Israel 'won't allow' Iran bases, weapons transfers in Syria

Ahead of Germany trip, Lapid thanks European powers for ‘firm position’ on Iran

PM says UK, France and Germany were given up-to-date intel on Tehran’s nuclear activity; says during his visit he’ll coordinate stance with German Chancellor Scholz

Prime Minister Yair Lapid leads a cabinet meeting at the Prime Minister's Office in Jerusalem on September 11, 2022. (Yonatan Sindel/Flash90)
Prime Minister Yair Lapid leads a cabinet meeting at the Prime Minister's Office in Jerusalem on September 11, 2022. (Yonatan Sindel/Flash90)

Prime Minister Yair Lapid on Sunday thanked France, the United Kingdom and Germany for their “firm position,” a day after the European powers raised “serious doubts” over Iran’s sincerity in seeking a nuclear agreement.

“I thank France, Great Britain and Germany for their firm position on the issue,” Lapid said at the start of the weekly cabinet meeting.

“In recent months we have had a quiet and intense dialogue with them, and they were presented with up-to-date intelligence information on Iranian activity at the nuclear sites,” Lapid said.

The premier said he was working alongside Alternate Prime Minister Naftali Bennett and Defense Minister Benny Gantz in “a successful diplomatic campaign to stop the nuclear agreement and prevent the lifting of sanctions on Iran.”

“It is not over yet. There is a long road ahead, but there are encouraging signs,” Lapid said.

Lapid is set to fly to Germany on Sunday afternoon, where he will meet with Chancellor Olaf Scholz.

“The purpose of the visit is to coordinate positions on the [Iranian] nuclear program and finalize the details on a strategic, economic and security cooperation document, which we are about to sign with them,” Lapid said.

Then-Foreign Minister Yair Lapid (right) meets with German Chancellor Olaf Scholz in Jerusalem, March 2, 2022. (GPO)

The comments by France, the UK and Germany came after European mediators last month appeared to make progress in restoring the 2015 nuclear accord as Iran largely agreed to a proposed final text.

But chances dimmed when the United States sent a reply, to which Iran in turn responded with a fresh demand that the International Atomic Energy Agency close its investigation into several undeclared nuclear sites.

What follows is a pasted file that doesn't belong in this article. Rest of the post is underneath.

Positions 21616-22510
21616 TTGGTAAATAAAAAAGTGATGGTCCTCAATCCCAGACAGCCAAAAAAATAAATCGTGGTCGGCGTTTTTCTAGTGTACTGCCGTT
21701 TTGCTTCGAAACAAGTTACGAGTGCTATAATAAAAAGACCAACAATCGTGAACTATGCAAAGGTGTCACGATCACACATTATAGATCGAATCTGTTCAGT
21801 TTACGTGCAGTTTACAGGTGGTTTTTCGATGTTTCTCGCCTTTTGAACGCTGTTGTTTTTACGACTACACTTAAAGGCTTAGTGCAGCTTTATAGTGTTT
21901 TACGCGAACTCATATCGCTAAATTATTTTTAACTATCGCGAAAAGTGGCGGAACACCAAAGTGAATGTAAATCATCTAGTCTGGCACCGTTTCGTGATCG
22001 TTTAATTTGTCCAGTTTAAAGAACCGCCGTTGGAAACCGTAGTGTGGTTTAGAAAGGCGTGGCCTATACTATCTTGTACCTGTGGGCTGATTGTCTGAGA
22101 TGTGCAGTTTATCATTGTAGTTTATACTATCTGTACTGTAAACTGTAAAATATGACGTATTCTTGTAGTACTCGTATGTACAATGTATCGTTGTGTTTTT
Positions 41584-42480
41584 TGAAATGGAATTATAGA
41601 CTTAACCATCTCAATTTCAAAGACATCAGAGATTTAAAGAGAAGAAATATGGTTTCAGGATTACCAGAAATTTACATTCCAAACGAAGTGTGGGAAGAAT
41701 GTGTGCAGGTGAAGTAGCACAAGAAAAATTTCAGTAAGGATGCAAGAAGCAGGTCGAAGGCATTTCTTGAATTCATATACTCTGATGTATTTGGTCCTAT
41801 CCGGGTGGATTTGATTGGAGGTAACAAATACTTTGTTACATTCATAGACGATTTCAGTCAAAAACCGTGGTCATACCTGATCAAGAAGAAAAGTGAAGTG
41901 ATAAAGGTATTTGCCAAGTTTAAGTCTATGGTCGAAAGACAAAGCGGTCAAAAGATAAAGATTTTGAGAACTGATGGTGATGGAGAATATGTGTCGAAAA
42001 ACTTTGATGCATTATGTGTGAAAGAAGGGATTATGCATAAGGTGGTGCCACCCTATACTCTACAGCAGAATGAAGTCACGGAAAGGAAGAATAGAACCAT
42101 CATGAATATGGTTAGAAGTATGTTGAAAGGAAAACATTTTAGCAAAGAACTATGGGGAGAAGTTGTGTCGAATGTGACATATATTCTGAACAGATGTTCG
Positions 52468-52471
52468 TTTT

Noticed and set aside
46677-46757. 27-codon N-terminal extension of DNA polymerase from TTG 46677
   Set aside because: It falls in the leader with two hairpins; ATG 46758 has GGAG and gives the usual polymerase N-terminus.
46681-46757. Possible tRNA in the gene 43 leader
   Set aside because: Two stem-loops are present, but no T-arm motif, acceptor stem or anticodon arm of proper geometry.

“This latest demand raises serious doubts as to Iran’s intentions and commitment to a successful outcome on the JCPOA,” France, Germany, and Britain said, using the acronym for the 2015 Joint Comprehensive Plan of Action.

In a joint statement on Saturday, France, Germany and Britain said that the final package put to Tehran had taken the European powers “to the limit of their flexibility.”

“Unfortunately, Iran has chosen not to seize this critical diplomatic opportunity,” they said, assessing that “instead, Iran continues to escalate its nuclear program way beyond any plausible civilian justification.”

In this image made from April 17, 2021, video released by the Islamic Republic Iran Broadcasting, IRIB, state-run TV, various centrifuge machines line the hall damaged on April 11, 2021, at the Natanz Uranium Enrichment Facility, some 200 miles (322 km) south of the capital Tehran. (IRIB via AP, File)

Iran’s foreign ministry described the European statement as “unconstructive” and “regrettable.”

In 2018, then-US president Donald Trump withdrew the US from the deal and began reimposing biting sanctions, prompting Tehran to publicly roll back on its commitments under the agreement.

US President Joe Biden favors restoring the deal. Under the proposed agreement, Iran would enjoy sanctions relief and again be able to sell its oil worldwide in return for tough restrictions on its nuclear program.

Related: Exclusive – Nuclear deal with Iran off the table for time being, US has indicated to Israel

The three European powers’ statement came a day after US Secretary of State Antony Blinken assessed that Iran’s latest reply on the nuclear deal is a step “backwards.” He also warned that Washington is “not about to agree to a deal that doesn’t meet our bottom-line requirements.”

Lapid on Sunday also repeated that Israel will not allow neighboring Syria to be used by Iran for the transfer of weapons to terror groups “and will not accept the establishment of Iranian bases or militia bases on our northern border.”

This satellite photo from Planet Labs PBC shows the damage after an alleged Israeli strike targeting the Aleppo International Airport in Aleppo, Syria, September 7, 2022. (Planet Labs PBC via AP)

He made the comments two days after Aleppo Airport reopened after it was hit twice in a number of days in strikes blamed on Israel.

Since civil war erupted in Syria in 2011, Israel has carried out hundreds of strikes against its northern neighbor, targeting government troops as well as allied Iran-backed forces and Hezbollah fighters.

AFP contributed to this report.

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